About 20km from the base was an Emperor Penguin colony consisting of thousands of birds. This was a popular destination for day trips and weekends. They are really quite amazing animals. You could lie down on the sea ice and they would actually walk up to you to have a look. This is probably down to their short sightedness and the fact that they seem to think that anything that isn't white must be an Emperor penguin. They shuffle over for a look, eventually decide that you are not a penguin and then shuffle off. With several thousands birds there, another one soon shuffles over for alook. I could sit there all day long, quite content just to watch them do their penguiny things.
The adults regurgitate squid for the chicks. When there is a lot of sea ice, the next meal can take quite a while to turn up.
This one is just trying to figure out whether I am a penguin. I was actually trying to photograph a chick being fed behind it, when it shuffled up to block my view.
This is a very young chick. They sit on the adult's feet, nestling into an area of bare skin to keep warm. This would have been September, when it was still very cold.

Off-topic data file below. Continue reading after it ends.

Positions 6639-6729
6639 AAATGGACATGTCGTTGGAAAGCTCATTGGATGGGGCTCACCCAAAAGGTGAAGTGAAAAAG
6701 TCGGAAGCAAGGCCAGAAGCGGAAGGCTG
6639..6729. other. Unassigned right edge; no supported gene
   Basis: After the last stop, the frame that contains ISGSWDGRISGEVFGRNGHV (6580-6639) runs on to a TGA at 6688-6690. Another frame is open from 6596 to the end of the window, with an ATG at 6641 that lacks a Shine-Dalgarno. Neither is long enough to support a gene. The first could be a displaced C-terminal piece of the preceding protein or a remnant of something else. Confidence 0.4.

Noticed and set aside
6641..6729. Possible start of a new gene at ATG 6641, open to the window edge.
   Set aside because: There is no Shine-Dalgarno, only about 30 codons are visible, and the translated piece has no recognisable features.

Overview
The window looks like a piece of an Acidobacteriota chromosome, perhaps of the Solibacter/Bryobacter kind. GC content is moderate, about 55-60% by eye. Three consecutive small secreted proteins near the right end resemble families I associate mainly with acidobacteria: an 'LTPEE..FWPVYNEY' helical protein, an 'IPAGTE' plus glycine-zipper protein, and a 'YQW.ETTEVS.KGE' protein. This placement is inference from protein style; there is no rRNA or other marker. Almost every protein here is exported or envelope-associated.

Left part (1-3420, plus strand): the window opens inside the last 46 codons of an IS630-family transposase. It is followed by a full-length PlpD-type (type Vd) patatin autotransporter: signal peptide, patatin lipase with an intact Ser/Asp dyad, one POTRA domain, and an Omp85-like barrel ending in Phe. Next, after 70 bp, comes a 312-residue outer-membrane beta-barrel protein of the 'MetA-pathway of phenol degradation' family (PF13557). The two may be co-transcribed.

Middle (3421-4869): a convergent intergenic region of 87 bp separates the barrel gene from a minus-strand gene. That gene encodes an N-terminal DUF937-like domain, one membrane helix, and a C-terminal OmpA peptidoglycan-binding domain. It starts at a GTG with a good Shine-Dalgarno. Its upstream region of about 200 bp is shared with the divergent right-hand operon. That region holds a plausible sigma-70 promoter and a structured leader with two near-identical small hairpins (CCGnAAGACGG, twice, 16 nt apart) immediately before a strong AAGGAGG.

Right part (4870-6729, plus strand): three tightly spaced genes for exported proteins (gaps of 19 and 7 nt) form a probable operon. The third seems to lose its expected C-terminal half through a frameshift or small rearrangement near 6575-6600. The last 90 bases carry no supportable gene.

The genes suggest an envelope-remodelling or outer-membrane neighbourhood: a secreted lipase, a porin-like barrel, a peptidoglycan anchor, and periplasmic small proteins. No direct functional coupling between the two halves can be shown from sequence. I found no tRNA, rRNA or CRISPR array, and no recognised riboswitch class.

Sit a suitable distance away and they crane their necks to get a better view.
These penguins are not in love, they're just looking at each other (there are two chicks, each couple has one).
This will give an idea of how many penguins there were. As it was quite late in the season (The chicks are pretty big here) the colony had spread out into the distance. In winter they shuffle together in one big clump. They then take turns on the outside of the clump. You could see condensed vapour rising off the clump when it was -40C.
This is not a penguin. It is a Snow Petrel. They would fly over the base on the way to/from their breeding grounds and usually you would see them only once as they zoom straight past. I saw this one at the coast while watching penguins and it had the decency to circle around me until I had taken this photo